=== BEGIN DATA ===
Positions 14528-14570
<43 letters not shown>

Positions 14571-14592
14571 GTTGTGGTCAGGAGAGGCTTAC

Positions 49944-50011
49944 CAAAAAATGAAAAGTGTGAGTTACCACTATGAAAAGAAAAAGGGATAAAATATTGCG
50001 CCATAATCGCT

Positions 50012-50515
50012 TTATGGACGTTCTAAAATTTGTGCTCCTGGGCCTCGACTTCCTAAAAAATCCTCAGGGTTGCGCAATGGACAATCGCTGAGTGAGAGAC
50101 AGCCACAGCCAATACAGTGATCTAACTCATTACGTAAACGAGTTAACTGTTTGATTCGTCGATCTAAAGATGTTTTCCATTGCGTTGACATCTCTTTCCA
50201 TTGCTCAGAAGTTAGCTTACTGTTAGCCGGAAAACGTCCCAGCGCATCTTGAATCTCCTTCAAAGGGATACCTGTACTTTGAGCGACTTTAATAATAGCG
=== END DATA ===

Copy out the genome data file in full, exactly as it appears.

Positions 14528-14570
<43 letters not shown>

Positions 14571-14592
14571 GTTGTGGTCAGGAGAGGCTTAC

Positions 49944-50011
49944 CAAAAAATGAAAAGTGTGAGTTACCACTATGAAAAGAAAAAGGGATAAAATATTGCG
50001 CCATAATCGCT

Positions 50012-50515
50012 TTATGGACGTTCTAAAATTTGTGCTCCTGGGCCTCGACTTCCTAAAAAATCCTCAGGGTTGCGCAATGGACAATCGCTGAGTGAGAGAC
50101 AGCCACAGCCAATACAGTGATCTAACTCATTACGTAAACGAGTTAACTGTTTGATTCGTCGATCTAAAGATGTTTTCCATTGCGTTGACATCTCTTTCCA
50201 TTGCTCAGAAGTTAGCTTACTGTTAGCCGGAAAACGTCCCAGCGCATCTTGAATCTCCTTCAAAGGGATACCTGTACTTTGAGCGACTTTAATAATAGCG